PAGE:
There were many ethnic groups in pre-Roman Italy. The most notable, and the ones who help tremendous power, were the Etruscans. The Etruscans held lands north of Rome on the Western coast (see the first linked image). They were known for their unique art style, pottery, and sarcophagi. The Etruscans functioned as a kingdom, in which the Romans were among the lower classes. Under the final Etruscan king, Tarquin the Proud, the Romans staged a coup, kicked the Etruscans out of power, and declared the land as a Roman Republic in 509 BCE. The Romans then separated their social system into Patricians, or the upper class, and Plebeians, or the lower classes. The Etruscan civilization blended with the Romans until it eventually died out/merged with Rome.
Another ethnic group in pre-Roman Italy were the Greeks. The Greeks were in the midst of their golden age when Rome was forming in the late sixth century BCE to early 5th century BCE. They occupied territory south of Rome and on the modern-day island of Sicily (see the first linked image). The Greeks, like the Romans, were seagoing peoples who expanded their territories and spread their culture and language throughout the Mediterranean world. It is no secret that Rome's pantheon of gods was taken from the Greek's, only renamed.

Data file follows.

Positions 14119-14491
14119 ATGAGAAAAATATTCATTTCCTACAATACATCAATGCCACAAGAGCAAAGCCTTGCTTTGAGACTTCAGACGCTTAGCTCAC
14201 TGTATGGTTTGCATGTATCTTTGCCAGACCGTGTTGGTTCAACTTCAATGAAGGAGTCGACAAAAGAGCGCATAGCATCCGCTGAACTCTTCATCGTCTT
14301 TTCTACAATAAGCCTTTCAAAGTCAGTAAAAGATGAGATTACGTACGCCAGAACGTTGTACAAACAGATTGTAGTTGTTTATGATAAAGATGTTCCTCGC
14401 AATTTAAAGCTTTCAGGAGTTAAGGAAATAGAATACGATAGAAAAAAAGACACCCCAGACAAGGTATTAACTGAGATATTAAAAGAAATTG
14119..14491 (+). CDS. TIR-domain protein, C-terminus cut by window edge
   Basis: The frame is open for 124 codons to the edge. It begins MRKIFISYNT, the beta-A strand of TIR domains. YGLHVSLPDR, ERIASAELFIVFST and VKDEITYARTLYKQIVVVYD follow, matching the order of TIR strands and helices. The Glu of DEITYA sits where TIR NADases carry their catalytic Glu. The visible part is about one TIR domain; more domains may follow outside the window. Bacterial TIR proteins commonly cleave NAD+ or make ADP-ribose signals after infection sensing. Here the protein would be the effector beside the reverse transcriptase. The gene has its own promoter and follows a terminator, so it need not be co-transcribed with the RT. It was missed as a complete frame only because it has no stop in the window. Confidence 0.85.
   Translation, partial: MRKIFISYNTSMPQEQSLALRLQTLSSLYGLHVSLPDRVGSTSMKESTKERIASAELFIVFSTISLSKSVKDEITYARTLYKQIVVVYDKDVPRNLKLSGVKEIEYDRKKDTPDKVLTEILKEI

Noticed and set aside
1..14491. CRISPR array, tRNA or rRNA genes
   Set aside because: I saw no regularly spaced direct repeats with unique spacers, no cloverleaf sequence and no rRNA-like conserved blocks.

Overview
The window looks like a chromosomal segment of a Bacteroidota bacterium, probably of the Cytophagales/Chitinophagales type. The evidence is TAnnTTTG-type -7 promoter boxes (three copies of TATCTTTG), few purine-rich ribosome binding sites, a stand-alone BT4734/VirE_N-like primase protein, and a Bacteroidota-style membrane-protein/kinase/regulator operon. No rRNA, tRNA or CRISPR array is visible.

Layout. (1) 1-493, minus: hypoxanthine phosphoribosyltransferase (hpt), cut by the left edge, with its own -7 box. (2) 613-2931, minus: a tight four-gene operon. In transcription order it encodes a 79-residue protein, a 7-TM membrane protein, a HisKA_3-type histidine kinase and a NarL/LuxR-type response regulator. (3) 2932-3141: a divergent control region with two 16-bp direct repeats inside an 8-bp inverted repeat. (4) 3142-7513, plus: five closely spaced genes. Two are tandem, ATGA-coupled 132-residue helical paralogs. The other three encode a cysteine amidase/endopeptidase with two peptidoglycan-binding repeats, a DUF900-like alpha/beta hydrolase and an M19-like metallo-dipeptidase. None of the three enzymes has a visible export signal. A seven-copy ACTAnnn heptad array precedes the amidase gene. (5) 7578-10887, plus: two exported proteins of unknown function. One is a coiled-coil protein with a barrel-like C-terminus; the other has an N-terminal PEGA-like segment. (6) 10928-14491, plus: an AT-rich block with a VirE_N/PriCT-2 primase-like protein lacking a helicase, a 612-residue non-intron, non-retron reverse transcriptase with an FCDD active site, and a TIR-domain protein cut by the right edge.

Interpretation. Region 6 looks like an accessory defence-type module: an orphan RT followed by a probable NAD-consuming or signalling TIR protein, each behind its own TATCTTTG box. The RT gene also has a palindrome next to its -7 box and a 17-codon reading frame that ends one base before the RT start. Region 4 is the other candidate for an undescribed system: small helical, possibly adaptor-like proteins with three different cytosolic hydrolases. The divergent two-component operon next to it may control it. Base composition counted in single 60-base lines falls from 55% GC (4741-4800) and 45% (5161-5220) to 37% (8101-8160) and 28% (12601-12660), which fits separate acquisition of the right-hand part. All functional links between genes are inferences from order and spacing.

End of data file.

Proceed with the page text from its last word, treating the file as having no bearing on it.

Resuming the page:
A third major ethnic group were the Umbrians. They had territory east and northeast of Rome (see the second linked image).